Your place to explore new perspectives on British art from 1900 to now. Through interviews, films, image galleries and essays, we uncover the creative lives of the people behind the art on our walls.
Clay Conversations: Jane Wheeler
[ Artist Interview )
As part of our Clay Conversations series exploring our growing collection of ceramics, we interviewed Jane Wheeler whose Large Square Flask, Chalk Beach forms part of the Golder-Thompson Gift.
What has been your journey as an artist?
I am a child of mid-20th century socialist education policies, so I did a u-turn at the end of Sixth Form from being quite academic and opted to go to art school. I started with a wonderful Bauhaus-based foundation course at Great Yarmouth School of Art and Design, before going on to Corsham (Bath Academy of Art) to study 3-D design, aka ceramics (I also did quite a bit of etching).
I couldn’t afford to set myself up with a pottery studio afterwards, but found myself running my own knitwear design business for forty odd years. This actually gave me a lot of freedom to do extra things. I started painting through summer school at Norwich Art School in the 1980’s, and went on to do the part-time MFA at Newcastle Polytechnic 1989 – 1991.
I had a bit of success with very politically oriented paintings of a woman’s body, but in the later 90’s my business became quite busy and other personal factors overtook things. I moved back to Norfolk to help my ailing parents in 2000, and lost my way with the painting. I took up ceramics again due to a friendship with Norfolk potter Stephen Parry. I had lots of outbuildings in my new home, and he helped me build a gas kiln, so that I could fire reduction stoneware.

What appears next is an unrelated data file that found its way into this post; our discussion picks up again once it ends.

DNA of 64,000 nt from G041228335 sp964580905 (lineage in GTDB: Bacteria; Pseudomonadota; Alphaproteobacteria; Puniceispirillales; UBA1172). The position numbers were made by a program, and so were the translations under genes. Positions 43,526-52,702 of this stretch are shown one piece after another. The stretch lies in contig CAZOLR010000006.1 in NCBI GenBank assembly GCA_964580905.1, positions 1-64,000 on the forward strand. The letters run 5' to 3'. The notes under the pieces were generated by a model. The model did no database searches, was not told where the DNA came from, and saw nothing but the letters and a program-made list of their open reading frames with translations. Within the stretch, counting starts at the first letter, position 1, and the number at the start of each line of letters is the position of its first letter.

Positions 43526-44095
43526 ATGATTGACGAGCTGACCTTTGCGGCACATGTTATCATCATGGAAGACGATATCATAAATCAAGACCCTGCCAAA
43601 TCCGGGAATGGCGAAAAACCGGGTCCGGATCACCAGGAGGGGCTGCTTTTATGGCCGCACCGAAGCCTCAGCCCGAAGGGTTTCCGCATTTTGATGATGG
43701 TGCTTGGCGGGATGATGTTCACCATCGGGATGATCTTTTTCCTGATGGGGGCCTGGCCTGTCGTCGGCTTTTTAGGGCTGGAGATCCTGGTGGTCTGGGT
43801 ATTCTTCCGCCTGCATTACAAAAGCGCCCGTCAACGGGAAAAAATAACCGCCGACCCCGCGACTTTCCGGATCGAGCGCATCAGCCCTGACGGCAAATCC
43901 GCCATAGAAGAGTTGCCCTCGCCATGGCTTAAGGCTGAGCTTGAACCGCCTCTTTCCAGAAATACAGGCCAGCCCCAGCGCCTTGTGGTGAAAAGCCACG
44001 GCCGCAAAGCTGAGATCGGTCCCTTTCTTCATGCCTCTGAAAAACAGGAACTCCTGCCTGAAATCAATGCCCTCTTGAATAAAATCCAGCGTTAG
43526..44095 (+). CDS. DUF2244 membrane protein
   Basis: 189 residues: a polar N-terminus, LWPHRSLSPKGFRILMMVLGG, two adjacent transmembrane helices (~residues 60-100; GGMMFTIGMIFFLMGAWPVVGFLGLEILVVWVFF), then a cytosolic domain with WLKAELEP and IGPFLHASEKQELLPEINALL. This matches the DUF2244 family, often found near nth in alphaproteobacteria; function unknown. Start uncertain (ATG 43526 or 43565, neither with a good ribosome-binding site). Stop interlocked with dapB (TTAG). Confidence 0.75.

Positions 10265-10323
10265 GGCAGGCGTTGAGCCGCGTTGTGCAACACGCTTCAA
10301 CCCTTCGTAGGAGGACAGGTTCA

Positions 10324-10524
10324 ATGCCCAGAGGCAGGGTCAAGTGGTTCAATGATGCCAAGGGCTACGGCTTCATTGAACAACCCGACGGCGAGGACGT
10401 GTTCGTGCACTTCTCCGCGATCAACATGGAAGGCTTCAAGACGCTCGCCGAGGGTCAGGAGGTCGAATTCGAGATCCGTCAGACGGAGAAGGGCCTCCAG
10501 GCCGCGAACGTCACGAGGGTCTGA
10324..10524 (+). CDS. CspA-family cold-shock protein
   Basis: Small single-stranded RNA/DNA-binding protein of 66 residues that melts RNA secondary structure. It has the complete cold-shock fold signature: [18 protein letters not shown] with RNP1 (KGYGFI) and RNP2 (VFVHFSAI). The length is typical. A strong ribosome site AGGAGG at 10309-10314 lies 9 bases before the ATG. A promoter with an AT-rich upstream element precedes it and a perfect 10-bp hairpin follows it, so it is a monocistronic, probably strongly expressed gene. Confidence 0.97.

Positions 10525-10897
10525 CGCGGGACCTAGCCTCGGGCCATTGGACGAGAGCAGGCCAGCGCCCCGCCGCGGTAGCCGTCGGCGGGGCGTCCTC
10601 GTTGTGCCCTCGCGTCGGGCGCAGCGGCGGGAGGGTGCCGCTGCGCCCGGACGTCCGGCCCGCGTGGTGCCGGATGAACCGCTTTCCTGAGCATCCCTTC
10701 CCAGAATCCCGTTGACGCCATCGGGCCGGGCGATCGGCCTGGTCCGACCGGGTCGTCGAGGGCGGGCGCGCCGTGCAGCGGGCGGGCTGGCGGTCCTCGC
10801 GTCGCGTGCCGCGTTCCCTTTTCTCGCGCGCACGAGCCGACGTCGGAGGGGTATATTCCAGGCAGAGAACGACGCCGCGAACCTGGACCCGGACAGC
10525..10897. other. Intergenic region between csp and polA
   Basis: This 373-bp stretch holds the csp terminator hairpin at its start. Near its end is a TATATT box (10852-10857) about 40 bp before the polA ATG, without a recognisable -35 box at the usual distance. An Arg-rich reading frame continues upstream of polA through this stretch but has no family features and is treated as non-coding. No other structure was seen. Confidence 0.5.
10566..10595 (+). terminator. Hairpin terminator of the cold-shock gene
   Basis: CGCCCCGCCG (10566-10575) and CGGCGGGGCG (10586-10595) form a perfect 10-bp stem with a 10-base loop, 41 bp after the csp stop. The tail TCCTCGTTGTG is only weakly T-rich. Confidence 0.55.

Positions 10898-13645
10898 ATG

What artists inspire you?
At that point Anselm Keifer and Japanese wood-fired ceramics were probably my biggest influences. Now books about Peter Doig, Bonnard, Matisse, Diebenkorn, and most recently Andrew Cranston are in piles around the house. I would like some books about abstract expressionists like Helen Frankenthaler and Joan Mitchell. Women painters have not been written about in the same way, so it is harder to find books on them. I also find Tracey Emin inspirational and have a brilliant book about her and Munch.
What sort of techniques do you use in your ceramic work?
I made a decision not to throw and worked up my slab building technique. Back at Corsham this had been my strongest suit, and I had made a lot of square dishes with figurative designs on them, using sgraffito, and resist techniques with earthenware glazes, but strongly influenced by oriental ceramics (seen in the British Museum’s collections). I tried making softer shapes with slabs, bending them, paddling them, and sometimes allowing cracking, always using rougher grogged clays. I very much enjoyed the way reduction fired stoneware brought out the impurities in the kind of clay I was using, and produced these abstract marks.
Could you tell us about Large Square Flask, Chalk Beach?